For whatever reason, there has been a refocusing of effort from the research activity itself towards the question of research utilization by practitioners. An industrial model of health care implies the investment of significant monies in the development of staff and the organization, with the goal of improving the product or service to the consumer. In the United Kingdom for example, this has led to nursing experimenting with clinical development units, and other countries such as Finland have directed effort towards research and development programmes (Sorvettula 1991). It seems that development work and not the research activity itself are popular approaches, and are put forward as the means to improve patient care in the 1990s.

Action research

  1. Top of page
  2. First published in 1992: Luker K.A. (1990) Research and development in nursing. Journal of Advanced Nursing 17, 1151–1152
  3. Action research
  4. Development work
  5. References

The linkage of research to development or a focus on marketing the product, in this case clinical facts (Luker & Kenrick 1992), involves a conceptualization of the problem of research utilization within the confines of change theory, hence the focus on the implementation of organizational change based on research findings using a variety of methods, often referred to as action research.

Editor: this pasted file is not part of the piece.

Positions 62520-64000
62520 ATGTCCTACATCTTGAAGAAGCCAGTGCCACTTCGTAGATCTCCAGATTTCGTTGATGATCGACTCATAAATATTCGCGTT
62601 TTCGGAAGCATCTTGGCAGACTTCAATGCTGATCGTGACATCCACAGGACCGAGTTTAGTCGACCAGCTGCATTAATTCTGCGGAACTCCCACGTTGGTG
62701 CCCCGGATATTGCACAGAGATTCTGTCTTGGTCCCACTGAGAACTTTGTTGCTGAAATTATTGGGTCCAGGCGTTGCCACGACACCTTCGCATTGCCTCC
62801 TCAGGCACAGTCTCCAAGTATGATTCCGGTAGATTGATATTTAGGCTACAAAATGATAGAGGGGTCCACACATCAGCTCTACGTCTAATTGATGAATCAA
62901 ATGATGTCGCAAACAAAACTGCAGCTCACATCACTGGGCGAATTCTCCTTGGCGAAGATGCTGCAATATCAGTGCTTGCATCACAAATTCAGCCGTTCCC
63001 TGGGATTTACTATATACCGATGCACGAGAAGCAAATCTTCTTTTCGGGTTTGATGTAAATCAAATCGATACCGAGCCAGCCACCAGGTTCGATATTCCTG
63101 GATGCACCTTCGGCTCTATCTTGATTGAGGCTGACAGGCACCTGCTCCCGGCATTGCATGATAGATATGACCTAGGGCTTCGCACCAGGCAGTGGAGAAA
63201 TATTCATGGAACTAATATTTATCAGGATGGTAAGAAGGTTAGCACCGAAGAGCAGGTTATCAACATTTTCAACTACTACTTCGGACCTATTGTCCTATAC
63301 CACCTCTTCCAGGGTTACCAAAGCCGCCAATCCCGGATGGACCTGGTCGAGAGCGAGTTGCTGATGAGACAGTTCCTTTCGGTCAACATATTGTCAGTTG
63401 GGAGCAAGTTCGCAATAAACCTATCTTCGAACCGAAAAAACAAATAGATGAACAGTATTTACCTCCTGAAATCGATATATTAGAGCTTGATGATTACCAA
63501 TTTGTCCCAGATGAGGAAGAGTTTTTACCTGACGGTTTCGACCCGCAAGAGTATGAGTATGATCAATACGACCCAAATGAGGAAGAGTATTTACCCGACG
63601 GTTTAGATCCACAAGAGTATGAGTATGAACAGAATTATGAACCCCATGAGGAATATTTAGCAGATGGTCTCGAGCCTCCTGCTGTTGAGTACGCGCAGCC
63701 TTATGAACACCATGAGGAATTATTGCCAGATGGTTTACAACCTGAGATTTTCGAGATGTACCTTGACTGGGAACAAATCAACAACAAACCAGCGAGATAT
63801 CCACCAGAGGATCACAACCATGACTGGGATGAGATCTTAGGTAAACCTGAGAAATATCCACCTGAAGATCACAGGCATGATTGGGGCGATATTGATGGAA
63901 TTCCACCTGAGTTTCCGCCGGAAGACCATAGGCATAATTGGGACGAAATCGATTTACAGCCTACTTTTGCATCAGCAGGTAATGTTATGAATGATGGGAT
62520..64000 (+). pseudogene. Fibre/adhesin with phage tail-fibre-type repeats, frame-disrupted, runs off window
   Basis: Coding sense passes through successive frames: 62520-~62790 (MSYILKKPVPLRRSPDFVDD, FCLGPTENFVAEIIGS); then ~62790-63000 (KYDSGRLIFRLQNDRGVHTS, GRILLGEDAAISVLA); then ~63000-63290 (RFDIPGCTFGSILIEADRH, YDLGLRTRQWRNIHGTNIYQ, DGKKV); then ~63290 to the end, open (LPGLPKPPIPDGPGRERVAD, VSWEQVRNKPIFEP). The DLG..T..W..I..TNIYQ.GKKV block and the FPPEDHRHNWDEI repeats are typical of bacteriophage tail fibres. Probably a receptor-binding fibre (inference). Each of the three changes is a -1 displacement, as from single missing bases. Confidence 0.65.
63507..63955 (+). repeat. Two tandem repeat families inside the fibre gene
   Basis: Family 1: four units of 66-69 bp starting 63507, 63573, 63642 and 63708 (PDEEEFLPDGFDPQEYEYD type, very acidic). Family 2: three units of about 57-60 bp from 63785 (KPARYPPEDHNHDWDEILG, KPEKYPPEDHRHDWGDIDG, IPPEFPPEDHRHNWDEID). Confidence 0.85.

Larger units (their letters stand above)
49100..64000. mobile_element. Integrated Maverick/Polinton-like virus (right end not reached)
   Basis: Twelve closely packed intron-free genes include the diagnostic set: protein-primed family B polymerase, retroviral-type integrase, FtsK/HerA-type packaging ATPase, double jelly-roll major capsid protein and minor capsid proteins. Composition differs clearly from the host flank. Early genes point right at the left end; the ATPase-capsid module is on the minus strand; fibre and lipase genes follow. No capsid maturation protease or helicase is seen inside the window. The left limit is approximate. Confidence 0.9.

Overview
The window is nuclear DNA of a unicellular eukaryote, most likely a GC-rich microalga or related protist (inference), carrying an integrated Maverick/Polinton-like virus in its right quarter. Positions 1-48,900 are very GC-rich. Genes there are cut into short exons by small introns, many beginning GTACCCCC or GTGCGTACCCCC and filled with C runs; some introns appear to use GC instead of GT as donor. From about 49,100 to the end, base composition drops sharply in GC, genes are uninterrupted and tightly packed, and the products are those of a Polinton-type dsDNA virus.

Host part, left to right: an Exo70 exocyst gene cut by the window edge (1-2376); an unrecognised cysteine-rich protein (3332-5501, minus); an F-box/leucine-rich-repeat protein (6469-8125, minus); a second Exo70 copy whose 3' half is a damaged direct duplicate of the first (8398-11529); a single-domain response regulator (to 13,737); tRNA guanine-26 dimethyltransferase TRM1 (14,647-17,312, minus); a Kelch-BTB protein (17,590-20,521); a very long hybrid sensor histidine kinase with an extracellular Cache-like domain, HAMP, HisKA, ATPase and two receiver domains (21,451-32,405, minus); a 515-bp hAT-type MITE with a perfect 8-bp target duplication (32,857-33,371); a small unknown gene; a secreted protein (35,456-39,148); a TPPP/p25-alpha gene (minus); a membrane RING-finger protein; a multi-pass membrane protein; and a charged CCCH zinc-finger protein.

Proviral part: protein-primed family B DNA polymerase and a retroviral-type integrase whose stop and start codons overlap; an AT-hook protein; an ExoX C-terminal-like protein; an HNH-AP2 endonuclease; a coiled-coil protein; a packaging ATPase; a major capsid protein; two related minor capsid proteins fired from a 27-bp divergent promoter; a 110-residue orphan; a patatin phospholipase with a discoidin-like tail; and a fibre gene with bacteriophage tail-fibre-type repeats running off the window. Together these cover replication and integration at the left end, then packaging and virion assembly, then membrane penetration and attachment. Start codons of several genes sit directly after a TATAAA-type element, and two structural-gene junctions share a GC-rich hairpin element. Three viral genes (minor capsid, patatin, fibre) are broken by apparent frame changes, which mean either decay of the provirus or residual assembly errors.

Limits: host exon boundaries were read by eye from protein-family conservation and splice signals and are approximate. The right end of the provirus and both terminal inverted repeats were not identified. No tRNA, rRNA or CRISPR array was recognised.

Action research has enjoyed a high profile in recent years because, in its most useful form, it is capable of combining development with research. There are both weak and strong versions of this activity (Susman & Evered 1978). Depending on orientation, more emphasis can be placed on the research side; if this is the case, then action research may be almost indistinguishable from evaluation research. On the other hand, more emphasis may be placed on the process of development, and if this occurs then the activity can easily be confused with action learning.

Whatever one's persuasion vis-à-vis action research, approaches to research and methods of caring in nursing are either in or out of vogue. It is likely that action research will be with us at least to the year 2000. It will be interesting to see whether it lives up to its promise as the vehicle through which research findings will be put into practice.

Whilst supportive of this approach to research and development work in nursing, it is important that sufficient funding is available for research activities which will provide the foundation for a secure future. Whilst there should always be a central place for nursing in any health care research agenda, it is not necessarily the case that nursing research, and more of it, is the way forward.

The provision of health care in developed countries is a complicated organizational process. The goal is health for all, and multidisciplinary team work is the preferred method of care delivery. Against this backdrop questions may reasonably be asked concerning the utility or life expectancy of single discipline research.